// MARK: - Core Data Stack

private lazy var managedObjectModel: NSManagedObjectModel = {
    // Fetch Model URL
    guard let modelURL = Bundle.main.url(forResource: self.modelName, withExtension: "momd") else {
        fatalError("Unable to Find Data Model")
    }

    // Initialize Managed Object Model
    guard let managedObjectModel = NSManagedObjectModel(contentsOf: modelURL) else {
        fatalError("Unable to Load Data Model")
    }

    return managedObjectModel
}()

Persistent Store Coordinator

Instantiating the persistent store coordinator is a bit more verbose. We use the managed object model to instantiate the persistent store coordinator. In a do-catch block, we add a persistent store to the persistent store coordinator. In this example, the persistent store is a SQLite database.

private lazy var persistentStoreCoordinator: NSPersistentStoreCoordinator = {
    // Initialize Persistent Store Coordinator
    let persistentStoreCoordinator = NSPersistentStoreCoordinator(managedObjectModel: self.managedObjectModel)

    // Helpers
    let fileManager = FileManager.default
    let storeName = "\(self.modelName).sqlite"

    // URL Documents Directory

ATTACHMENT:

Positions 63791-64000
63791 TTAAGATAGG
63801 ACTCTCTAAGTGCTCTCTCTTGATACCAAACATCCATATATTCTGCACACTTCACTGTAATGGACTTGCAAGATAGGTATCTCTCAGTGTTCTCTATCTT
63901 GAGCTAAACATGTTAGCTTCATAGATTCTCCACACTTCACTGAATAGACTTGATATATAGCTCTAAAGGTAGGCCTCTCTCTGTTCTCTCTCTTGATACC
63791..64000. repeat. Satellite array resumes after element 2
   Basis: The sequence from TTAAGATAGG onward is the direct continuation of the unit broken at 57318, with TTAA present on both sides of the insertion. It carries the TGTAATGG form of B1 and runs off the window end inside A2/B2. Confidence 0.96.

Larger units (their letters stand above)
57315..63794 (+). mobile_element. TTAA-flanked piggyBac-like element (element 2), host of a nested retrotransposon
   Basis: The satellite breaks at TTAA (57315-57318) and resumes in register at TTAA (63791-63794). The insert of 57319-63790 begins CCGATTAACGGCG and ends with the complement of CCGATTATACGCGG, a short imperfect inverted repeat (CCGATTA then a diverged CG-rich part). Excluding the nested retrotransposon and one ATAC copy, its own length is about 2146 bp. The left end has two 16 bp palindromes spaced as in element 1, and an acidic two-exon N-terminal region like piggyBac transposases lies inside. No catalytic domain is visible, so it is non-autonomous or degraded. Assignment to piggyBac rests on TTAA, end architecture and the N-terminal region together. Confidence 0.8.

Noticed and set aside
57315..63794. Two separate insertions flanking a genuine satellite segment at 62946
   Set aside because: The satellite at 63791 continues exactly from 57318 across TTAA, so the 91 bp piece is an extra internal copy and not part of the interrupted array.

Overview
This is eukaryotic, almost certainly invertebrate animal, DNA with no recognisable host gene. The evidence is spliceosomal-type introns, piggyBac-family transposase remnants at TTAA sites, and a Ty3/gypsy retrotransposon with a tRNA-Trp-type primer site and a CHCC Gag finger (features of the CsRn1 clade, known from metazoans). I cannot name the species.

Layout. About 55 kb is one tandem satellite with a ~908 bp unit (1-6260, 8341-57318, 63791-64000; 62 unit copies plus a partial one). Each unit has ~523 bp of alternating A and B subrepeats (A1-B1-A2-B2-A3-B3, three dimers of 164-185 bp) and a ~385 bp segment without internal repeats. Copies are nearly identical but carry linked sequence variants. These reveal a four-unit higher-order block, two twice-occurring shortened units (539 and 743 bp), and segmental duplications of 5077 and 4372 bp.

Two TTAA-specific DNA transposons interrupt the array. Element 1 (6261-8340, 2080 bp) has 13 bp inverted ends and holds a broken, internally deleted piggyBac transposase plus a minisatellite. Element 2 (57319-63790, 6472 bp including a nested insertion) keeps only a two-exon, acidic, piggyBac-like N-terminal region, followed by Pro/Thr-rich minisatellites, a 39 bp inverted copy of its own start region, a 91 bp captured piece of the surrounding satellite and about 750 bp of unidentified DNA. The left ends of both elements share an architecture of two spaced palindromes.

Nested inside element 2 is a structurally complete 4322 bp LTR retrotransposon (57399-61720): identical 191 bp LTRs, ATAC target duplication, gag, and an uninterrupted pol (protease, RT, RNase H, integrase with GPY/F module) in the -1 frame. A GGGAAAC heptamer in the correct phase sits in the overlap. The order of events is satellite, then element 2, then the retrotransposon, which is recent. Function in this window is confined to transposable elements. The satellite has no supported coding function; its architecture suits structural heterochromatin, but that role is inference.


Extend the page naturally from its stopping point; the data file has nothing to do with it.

let documentsDirectoryURL = fileManager.urls(for: .documentDirectory, in: .userDomainMask)[0]

    // URL Persistent Store
    let persistentStoreURL = documentsDirectoryURL.appendingPathComponent(storeName)

    do {
        let options = [
            NSMigratePersistentStoresAutomaticallyOption : true,
            NSInferMappingModelAutomaticallyOption : true
        ]

        // Add Persistent Store
        try persistentStoreCoordinator.addPersistentStore(ofType: NSSQLiteStoreType,
                                                          configurationName: nil,
                                                          at: persistentStoreURL,
                                                          options: options)

    } catch {
        fatalError("Unable to Add Persistent Store")
    }

    return persistentStoreCoordinator
}()

Notice that we pass a dictionary of options as the last argument of addPersistentStore(ofType:configurationName:at:options:) to instruct Core Data to perform pending migrations and infer the mapping model for migrations. If adding the persistent store fails, we log any errors to the console. We implement more robust error handling later in this series.